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Loneliness causes Alzheimer's?

6th February 2007

04042006_old_woman_window_400.jpgPeople who feel alone are more prone to developing Alzheimer’s disease in later life, says a new study.

Researchers have found that those who suffer loneliness are twice as likely to develop the degenerative brain disease as those who have little experience of isolation. Previous research proved a link between social isolation and dementia but this new study has found a specific connection between loneliness and Alzheimer’s.

The study of more than 800 elderly people over a four-year period showed that someone with a middling loneliness rating had twice the Alzheimer's risk of those with a low score. Nine per cent of those who took part in the study developed Alzheimer’s over the four-year period. Exactly why loneliness is linked to the degenerative brain disease is still unknown; post-mortem examinations show no links between typical brain changes in an Alzheimer’s sufferer that can be connected to feelings of isolation. A spokesperson for the study team said more research was now needed to establish how negative emotions affect the brain.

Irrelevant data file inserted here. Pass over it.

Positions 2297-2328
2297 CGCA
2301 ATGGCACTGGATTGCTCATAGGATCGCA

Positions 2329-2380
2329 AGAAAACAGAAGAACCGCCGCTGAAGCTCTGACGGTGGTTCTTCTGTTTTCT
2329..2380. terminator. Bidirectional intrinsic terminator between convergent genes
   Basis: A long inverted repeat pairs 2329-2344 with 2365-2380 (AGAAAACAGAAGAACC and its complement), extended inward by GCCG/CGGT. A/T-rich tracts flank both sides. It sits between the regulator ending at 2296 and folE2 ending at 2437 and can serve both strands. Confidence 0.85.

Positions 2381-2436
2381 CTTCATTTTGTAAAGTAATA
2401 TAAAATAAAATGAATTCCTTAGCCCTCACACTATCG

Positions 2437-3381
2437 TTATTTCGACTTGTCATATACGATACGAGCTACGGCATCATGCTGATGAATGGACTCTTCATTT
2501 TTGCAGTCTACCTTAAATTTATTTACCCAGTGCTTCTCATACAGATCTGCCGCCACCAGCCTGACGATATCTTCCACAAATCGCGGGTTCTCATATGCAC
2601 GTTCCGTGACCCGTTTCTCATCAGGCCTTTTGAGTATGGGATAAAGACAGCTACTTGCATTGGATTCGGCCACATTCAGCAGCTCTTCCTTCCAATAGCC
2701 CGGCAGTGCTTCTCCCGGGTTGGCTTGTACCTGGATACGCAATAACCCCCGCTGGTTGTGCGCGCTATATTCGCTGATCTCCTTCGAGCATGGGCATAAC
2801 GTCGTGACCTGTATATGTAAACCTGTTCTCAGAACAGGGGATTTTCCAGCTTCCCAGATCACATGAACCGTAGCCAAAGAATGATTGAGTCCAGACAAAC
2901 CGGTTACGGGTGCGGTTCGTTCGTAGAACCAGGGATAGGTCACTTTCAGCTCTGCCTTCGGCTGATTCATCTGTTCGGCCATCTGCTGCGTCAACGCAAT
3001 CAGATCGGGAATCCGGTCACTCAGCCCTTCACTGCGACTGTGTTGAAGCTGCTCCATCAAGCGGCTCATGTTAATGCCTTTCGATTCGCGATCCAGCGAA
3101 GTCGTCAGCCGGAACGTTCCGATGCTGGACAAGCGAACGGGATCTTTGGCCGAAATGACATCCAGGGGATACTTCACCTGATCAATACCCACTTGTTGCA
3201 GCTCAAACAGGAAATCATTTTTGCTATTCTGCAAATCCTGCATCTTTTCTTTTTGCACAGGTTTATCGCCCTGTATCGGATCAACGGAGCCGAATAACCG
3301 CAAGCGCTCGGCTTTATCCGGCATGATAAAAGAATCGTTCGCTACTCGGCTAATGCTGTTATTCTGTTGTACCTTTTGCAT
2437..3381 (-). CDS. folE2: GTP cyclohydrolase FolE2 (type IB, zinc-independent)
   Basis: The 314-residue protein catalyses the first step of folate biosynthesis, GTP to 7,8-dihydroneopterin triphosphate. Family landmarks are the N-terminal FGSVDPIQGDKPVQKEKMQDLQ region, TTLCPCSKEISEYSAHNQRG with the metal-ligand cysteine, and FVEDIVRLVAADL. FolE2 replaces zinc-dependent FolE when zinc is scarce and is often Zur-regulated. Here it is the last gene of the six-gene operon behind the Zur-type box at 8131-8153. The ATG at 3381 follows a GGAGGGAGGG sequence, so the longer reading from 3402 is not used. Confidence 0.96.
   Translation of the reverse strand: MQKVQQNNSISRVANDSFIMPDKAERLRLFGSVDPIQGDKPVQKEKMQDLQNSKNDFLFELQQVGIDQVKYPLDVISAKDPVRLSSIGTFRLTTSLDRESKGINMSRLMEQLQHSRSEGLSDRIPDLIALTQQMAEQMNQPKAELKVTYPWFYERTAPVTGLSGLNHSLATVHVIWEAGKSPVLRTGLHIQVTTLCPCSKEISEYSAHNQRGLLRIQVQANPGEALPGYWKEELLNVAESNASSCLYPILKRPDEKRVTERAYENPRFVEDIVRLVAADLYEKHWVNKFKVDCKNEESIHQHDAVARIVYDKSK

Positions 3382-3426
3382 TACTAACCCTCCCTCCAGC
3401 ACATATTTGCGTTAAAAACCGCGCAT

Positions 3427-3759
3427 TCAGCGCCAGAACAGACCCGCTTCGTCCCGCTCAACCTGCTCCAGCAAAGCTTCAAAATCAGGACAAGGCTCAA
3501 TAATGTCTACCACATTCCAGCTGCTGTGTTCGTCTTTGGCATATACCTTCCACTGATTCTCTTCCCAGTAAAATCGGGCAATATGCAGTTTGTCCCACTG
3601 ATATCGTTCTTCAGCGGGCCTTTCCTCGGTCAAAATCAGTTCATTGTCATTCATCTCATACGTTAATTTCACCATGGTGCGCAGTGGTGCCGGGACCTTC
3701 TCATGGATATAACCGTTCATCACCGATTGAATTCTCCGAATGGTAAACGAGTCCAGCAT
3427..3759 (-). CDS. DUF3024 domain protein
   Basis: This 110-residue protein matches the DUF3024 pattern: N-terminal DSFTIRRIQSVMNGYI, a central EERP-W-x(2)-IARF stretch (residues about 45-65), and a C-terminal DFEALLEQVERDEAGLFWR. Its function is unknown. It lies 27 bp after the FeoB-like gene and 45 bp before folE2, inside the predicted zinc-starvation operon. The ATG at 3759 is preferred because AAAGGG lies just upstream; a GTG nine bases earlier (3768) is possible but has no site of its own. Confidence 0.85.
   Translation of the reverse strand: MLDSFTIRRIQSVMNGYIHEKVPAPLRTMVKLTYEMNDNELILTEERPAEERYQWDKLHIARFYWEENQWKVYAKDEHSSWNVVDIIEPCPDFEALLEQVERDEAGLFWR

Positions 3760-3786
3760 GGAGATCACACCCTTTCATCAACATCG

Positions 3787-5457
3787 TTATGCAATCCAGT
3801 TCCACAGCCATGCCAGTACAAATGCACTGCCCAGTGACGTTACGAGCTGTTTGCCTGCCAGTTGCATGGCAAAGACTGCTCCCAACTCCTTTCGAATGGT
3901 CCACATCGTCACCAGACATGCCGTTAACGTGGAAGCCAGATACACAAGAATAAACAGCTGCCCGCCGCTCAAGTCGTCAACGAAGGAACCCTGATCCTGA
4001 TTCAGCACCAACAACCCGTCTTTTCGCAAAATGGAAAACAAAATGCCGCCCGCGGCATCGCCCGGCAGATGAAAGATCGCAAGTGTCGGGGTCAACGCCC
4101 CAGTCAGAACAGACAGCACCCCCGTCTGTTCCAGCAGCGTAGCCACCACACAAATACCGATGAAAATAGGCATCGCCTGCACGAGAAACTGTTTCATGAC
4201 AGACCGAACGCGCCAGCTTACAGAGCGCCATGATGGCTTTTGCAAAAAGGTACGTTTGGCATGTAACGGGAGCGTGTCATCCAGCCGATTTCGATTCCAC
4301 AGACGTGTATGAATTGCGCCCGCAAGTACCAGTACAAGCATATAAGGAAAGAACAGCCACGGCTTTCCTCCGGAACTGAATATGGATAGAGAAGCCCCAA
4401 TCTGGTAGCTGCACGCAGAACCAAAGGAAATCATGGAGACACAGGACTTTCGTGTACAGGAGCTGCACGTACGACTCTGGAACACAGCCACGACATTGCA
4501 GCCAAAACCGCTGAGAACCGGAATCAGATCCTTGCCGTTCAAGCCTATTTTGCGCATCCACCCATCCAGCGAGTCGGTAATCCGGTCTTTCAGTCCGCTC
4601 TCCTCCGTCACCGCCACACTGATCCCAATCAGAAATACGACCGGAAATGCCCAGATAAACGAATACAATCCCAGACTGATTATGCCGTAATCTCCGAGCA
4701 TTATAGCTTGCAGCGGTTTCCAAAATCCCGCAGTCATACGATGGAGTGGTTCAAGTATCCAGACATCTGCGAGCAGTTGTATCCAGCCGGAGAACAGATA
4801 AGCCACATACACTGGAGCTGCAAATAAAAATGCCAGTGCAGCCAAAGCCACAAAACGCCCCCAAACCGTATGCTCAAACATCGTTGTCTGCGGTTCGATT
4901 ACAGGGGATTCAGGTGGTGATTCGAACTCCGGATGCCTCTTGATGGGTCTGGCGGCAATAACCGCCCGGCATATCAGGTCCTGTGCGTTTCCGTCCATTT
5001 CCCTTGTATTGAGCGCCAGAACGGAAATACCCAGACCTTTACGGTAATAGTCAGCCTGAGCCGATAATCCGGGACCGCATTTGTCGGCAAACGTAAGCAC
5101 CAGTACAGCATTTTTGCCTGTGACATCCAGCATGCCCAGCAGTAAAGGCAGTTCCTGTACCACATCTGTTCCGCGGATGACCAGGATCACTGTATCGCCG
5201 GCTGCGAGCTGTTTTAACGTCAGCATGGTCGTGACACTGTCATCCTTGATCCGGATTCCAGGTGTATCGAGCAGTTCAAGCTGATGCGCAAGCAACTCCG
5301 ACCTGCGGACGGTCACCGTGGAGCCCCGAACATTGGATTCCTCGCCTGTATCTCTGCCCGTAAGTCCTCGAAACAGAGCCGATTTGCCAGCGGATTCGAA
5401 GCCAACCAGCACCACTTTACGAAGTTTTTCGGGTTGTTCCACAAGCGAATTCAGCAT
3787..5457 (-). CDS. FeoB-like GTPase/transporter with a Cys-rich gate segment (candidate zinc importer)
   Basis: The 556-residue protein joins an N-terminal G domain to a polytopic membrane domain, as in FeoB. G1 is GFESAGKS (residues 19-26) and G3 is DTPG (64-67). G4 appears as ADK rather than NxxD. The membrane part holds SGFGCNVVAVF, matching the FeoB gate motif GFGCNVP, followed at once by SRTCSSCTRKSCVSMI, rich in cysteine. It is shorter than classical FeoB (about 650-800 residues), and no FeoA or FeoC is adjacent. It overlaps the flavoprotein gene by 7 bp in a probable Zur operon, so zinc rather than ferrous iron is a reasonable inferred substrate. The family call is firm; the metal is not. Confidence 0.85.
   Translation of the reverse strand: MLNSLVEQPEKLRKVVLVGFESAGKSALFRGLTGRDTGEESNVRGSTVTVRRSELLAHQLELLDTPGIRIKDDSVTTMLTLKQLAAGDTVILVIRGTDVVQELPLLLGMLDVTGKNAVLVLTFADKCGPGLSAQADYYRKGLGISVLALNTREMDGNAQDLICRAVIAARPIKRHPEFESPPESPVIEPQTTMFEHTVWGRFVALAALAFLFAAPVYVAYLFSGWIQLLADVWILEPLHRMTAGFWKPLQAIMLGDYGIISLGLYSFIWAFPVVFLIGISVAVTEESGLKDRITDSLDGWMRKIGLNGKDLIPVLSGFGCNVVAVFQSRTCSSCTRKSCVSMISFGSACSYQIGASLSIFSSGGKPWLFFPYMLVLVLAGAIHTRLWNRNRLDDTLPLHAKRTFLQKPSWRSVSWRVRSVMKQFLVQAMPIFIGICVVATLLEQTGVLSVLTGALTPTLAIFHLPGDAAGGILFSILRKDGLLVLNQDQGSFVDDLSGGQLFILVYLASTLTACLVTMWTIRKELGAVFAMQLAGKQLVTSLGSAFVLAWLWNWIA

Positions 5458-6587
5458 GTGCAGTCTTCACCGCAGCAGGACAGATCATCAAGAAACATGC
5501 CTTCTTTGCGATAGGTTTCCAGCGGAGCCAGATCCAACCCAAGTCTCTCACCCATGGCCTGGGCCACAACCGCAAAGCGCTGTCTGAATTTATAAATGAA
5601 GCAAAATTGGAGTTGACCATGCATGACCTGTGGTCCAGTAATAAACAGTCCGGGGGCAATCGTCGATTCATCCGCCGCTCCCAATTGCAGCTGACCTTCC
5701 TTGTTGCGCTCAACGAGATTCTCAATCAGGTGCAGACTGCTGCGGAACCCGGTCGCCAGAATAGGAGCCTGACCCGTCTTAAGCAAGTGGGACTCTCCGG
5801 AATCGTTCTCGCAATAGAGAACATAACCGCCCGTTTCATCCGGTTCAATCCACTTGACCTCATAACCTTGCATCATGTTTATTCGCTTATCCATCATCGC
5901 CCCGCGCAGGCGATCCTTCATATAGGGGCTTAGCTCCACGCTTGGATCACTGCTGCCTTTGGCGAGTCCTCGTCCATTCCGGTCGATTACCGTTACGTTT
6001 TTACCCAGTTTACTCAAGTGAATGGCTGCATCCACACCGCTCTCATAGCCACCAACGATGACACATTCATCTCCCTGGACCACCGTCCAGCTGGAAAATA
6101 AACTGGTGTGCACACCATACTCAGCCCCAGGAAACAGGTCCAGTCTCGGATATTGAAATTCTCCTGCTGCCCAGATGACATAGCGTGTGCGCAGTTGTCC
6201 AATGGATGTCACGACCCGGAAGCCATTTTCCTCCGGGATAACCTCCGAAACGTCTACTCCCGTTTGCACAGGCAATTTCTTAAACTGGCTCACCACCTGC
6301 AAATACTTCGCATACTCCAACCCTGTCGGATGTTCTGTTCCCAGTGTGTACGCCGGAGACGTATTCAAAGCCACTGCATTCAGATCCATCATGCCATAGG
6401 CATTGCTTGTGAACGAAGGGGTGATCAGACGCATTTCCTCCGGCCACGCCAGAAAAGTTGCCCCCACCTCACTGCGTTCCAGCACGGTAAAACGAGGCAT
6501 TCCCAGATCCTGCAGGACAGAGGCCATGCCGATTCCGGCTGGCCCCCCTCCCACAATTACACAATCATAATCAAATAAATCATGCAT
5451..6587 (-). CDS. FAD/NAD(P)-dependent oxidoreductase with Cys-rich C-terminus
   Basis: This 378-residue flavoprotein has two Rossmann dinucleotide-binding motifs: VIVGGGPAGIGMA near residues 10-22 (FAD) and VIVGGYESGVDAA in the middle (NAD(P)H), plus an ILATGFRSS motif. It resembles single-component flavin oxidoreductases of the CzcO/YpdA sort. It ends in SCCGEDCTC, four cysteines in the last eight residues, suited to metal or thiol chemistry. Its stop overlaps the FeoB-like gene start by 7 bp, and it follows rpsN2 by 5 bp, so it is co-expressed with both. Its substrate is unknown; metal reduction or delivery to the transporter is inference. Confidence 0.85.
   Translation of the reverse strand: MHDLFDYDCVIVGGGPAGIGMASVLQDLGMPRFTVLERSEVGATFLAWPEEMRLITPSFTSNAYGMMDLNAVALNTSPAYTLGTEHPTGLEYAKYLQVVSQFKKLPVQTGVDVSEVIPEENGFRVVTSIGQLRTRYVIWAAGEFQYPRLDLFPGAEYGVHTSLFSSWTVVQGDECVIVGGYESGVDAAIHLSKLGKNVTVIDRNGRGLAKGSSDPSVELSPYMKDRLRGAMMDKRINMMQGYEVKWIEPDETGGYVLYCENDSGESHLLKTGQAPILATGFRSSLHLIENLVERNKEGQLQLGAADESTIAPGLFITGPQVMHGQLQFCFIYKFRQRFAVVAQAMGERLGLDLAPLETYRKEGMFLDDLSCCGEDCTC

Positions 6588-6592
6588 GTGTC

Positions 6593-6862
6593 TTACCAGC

Dr Susanne Sorensen, Head of Research at the Alzheimer’s Society, said, "The things we do with our spare time can have a real impact on the health of our hearts and brains and this latest study supports previous research on the risk of developing dementia.?

Alzheimer's disease is the most common cause of dementia in the UK and affects nearly a quarter of a million Britons. There is currently no cure for the disease which affects 18 million people worldwide. Some sufferers are able to take medication to delay the progress of inevitable symptoms such as memory loss and the inability to perform everyday tasks such as washing and dressing.

 

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